The Corner

Realist Utopianism

Do all of Iraq’s neighbors seek a stable, peaceful Iraq?  Many realists, from Kofi Annan to James Baker to Barack Obama, seem to think so.  Says Annan, “An Iraq at peace is in the interest of all countries in the region, including Iran and Syria.”  And Obama, “Neither Iran nor Syria want to see a security vacuum in Iraq filled with chaos, terrorism, refugees and violence….”  Where does this assumption, upon which all the calls for engagement derive, come from?  The ether?  Neither the actions of Tehran nor Damascus provide any evidence that Iraqi security or stability has been their goal.  And the idea that, after telegraphing how much we want to withdrawal, either capital would take into account our interests is, at the least, dangerously naïve.  The idea that we should entrust our national security to the good word of Mahmoud “A world without America” Ahmadinejad or Bashar al-Assad is a fiction that only Foggy Bottom could dream up.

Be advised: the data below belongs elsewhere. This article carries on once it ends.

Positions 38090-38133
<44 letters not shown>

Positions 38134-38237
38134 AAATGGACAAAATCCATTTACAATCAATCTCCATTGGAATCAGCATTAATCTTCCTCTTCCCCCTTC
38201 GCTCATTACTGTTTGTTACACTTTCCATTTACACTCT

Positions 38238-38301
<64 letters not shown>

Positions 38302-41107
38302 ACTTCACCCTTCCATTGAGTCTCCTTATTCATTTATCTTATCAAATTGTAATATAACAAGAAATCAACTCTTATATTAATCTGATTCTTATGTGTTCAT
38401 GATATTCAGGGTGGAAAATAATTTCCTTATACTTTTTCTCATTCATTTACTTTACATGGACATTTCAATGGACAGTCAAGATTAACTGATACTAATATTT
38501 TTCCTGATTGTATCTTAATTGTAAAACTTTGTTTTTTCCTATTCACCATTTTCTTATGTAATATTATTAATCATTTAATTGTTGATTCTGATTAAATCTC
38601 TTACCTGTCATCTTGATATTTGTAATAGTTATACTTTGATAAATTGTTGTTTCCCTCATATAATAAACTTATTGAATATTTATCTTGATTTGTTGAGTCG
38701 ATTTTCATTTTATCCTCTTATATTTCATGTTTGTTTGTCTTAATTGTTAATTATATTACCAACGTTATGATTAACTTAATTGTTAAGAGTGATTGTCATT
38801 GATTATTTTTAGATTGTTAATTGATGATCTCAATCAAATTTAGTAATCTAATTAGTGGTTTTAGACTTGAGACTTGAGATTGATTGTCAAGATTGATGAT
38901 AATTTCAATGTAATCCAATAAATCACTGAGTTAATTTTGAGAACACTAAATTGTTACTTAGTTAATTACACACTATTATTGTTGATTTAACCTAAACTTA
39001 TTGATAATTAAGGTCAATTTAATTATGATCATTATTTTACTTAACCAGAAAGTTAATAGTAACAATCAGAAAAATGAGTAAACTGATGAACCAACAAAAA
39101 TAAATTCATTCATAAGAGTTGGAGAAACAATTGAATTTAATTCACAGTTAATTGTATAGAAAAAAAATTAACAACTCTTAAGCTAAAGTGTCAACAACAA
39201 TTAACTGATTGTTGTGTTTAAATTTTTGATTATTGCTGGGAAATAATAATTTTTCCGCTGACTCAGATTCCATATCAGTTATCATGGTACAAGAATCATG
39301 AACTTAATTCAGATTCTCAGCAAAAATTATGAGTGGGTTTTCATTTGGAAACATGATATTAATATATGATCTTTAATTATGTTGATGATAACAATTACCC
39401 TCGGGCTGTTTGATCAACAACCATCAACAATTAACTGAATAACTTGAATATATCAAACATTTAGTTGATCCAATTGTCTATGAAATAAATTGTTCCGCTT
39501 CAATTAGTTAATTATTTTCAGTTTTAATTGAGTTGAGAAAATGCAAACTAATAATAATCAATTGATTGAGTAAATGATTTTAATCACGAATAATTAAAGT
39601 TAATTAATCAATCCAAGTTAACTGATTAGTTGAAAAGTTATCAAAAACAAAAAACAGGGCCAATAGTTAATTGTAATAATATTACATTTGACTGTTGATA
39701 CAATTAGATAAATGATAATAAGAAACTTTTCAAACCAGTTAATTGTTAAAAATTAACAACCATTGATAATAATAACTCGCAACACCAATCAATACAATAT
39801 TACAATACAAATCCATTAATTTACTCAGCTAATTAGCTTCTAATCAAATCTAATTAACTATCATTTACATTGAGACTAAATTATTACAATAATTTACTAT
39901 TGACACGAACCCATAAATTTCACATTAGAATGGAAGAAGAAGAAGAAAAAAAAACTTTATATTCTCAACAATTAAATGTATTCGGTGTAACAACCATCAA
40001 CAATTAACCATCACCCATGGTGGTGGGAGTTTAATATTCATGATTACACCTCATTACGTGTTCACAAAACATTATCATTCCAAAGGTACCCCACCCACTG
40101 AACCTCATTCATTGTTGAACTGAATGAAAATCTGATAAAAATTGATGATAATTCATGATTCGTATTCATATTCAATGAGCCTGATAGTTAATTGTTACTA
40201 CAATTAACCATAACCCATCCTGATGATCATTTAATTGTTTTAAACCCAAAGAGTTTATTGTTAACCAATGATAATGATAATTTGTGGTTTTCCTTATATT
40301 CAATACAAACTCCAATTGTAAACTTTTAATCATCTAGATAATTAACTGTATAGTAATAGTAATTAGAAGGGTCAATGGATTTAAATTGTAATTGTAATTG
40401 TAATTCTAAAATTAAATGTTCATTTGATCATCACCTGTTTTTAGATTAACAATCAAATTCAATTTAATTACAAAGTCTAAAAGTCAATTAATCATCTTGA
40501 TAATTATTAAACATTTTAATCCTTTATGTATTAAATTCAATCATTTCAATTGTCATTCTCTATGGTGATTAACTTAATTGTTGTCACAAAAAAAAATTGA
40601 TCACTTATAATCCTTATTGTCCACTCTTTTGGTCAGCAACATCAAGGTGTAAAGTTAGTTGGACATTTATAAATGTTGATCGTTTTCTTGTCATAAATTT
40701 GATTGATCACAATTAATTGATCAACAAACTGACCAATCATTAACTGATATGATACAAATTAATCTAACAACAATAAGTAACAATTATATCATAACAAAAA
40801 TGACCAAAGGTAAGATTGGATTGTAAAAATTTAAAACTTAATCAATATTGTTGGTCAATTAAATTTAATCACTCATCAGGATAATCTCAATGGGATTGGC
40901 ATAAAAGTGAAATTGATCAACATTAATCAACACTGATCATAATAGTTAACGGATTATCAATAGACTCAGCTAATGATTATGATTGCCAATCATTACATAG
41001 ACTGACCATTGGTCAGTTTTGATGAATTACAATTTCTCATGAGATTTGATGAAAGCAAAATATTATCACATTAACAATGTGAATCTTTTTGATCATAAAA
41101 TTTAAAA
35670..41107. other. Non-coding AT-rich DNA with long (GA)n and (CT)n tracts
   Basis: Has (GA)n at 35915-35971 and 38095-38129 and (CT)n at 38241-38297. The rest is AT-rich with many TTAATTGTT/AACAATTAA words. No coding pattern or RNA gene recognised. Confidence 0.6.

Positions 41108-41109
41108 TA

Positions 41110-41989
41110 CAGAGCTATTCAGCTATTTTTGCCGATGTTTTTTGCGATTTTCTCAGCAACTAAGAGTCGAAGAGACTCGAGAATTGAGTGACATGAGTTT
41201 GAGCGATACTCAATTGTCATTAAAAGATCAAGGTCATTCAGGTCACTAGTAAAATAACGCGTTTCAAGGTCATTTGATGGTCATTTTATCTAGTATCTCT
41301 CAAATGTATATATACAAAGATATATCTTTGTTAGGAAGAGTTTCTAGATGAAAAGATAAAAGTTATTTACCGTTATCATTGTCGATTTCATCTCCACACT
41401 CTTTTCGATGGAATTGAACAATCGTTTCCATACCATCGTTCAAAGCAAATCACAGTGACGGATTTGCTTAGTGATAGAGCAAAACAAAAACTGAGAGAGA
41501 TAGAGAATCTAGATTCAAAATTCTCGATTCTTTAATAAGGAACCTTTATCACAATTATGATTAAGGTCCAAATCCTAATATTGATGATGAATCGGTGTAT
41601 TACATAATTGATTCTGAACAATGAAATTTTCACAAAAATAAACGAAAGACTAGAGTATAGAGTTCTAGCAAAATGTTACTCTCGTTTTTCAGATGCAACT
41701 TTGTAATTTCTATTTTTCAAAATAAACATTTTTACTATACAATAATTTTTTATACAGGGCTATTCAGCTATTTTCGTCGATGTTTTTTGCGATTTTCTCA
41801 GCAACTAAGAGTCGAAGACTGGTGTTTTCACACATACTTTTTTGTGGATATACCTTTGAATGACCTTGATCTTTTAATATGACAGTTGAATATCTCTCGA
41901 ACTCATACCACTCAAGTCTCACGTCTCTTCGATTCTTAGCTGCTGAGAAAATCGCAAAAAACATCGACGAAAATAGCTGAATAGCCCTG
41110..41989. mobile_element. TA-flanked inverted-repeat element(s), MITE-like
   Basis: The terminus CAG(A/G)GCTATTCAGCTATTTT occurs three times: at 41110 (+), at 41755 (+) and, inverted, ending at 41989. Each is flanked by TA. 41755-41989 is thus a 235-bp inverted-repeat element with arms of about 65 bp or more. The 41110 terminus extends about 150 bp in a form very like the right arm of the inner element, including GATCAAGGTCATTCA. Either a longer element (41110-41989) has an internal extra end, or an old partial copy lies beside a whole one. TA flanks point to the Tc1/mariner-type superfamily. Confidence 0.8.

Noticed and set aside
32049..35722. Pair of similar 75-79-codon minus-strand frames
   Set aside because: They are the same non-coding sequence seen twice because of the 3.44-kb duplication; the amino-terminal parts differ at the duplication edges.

Michael Rubin is a resident scholar at the American Enterprise Institute, senior lecturer at the Naval Postgraduate School’s Center for Civil-Military Relations, and a senior editor of the Middle East Quarterly.